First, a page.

Fast forward to Walmart, which immediately gives me flashbacks to my college days in the Champaign store's toy department. After the first hour I begin singing, to the tune of The Wheels on the Bus, "This Walmart trip will never end, never end, never end. / This Walmart trip will never end - please shoot me now." Kathryn is a remarkably good sport, although we're both getting mopey.
Fast forward to home. We try to replace bathroom fixtures in the basement and have major problems. We both begin to lose it.
Fast forward to five minutes ago, when Kathryn yelled out the door at the neighbor's dog. Barley is a Yellow Lab and incredibly stupid, even for a Lab. His favorite trick is omnidirectional woofing with no pause.
We're both ready to start over.
We're not sure what we're going to do about the vehicles. Right now the plan is to get the Subaru towed, somehow, to our mechanic's place outside of town and get the Toyota towed, somehow, to the Toyota dealership because they do good work too. I don't even want to know what the damage is for either vehicle, although I will say this: Subarus are a dream to drive on snow, but maintenance costs are unreal. This is probably the last Subaru we'll own. The Tacoma? Well, it's been practically hassle-free for ten years now. If the motor's shot, I'll have a hard decision to make.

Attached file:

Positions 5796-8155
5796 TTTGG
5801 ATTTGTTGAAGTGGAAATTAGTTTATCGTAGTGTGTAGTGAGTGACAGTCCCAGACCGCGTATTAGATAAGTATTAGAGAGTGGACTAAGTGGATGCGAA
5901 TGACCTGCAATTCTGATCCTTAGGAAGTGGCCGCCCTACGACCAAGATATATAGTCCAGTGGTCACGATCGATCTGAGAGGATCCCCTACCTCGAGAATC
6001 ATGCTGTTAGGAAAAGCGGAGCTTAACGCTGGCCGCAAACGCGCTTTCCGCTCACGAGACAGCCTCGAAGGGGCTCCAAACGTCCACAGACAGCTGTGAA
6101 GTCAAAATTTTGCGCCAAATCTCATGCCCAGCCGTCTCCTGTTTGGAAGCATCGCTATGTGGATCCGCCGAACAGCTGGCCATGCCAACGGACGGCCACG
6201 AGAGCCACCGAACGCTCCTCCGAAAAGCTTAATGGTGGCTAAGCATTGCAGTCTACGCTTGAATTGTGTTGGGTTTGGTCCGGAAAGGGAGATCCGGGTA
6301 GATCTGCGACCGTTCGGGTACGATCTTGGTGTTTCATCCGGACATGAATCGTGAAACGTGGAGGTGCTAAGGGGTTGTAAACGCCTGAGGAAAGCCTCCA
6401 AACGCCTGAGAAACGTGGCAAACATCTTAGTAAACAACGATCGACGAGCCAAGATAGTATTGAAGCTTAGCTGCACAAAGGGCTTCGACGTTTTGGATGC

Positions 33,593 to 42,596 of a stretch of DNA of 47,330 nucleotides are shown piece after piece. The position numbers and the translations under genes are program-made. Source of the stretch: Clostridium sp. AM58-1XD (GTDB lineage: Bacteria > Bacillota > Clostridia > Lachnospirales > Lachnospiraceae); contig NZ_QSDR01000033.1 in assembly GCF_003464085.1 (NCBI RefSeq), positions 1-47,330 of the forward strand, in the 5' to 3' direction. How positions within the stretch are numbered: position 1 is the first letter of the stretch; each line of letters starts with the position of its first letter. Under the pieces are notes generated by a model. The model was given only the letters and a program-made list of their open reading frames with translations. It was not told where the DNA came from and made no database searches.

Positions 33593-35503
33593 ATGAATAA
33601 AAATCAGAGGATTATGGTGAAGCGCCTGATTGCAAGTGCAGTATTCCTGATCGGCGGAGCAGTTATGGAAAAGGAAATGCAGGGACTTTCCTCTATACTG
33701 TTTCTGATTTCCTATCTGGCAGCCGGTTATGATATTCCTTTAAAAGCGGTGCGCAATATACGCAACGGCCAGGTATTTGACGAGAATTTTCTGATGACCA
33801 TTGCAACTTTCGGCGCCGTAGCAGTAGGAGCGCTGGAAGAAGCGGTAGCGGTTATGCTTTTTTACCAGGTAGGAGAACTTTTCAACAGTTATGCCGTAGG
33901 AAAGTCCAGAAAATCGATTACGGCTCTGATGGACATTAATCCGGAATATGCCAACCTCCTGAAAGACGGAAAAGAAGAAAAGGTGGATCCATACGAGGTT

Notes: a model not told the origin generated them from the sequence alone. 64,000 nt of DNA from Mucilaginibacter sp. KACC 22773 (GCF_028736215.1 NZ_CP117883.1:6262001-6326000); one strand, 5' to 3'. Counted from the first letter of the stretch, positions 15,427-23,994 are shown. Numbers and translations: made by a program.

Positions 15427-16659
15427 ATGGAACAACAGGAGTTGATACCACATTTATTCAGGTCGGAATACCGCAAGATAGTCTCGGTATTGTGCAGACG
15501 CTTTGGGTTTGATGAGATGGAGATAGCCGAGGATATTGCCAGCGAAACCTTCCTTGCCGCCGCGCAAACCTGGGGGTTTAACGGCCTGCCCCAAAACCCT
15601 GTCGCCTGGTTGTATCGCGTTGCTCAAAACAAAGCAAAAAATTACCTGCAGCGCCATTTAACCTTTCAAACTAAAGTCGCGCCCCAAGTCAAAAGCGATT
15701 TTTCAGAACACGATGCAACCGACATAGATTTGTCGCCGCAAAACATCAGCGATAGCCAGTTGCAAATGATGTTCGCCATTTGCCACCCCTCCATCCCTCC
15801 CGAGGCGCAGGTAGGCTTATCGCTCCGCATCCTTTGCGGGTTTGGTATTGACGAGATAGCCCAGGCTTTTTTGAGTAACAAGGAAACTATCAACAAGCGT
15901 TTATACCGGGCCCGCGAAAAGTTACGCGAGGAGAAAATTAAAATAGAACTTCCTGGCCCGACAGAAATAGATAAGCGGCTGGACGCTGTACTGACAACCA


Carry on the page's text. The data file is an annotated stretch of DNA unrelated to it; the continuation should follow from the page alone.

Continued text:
Tuesday, December 1, 2009
Wednesday, November 18, 2009
That "manager" bit is important because it allows me to retroactively rationalize being callous with so many people. Confession time, Dear Reader: we AM's used to sit around
Mostly, however, we laughed because we were a tight group and absolutely no one – not the Operations Managers above us, not the team leads below us, not the HR lady in whose office we all had had at least one meltdown – knew what it was like, managing that many people in those circumstances for that company.
We received and were responsible for acting upon well over 75 emails a day. Depending on your department ("area"), you probably had an employee not meeting production requirements and therefore had a write up looming, and you definitely had a crisis somewhere that you didn't know about. So while you had people scattered throughout the 700,000 sq. ft. building doing God-knows-what-but-probably-not-what-they're-supposed-to-be, you also had meetings and always a deadline of some sort. It never stopped.
And so being an Area Manager was part cajoling, part data analysis, part grunt work, and part babysitting, and every now and then, an email from three weeks ago would result in you getting smoked by anyone from your OM up to some random MBA in Seattle (a little warehouse manager humor: Q: What does "MBA" stand for? A: "Manages By @&%"). If you somehow didn't adequately think through or respond to what was in your realm of the 'Zon utterly trivial but was a game-changer in someone else's realm, well, it wasn't pretty.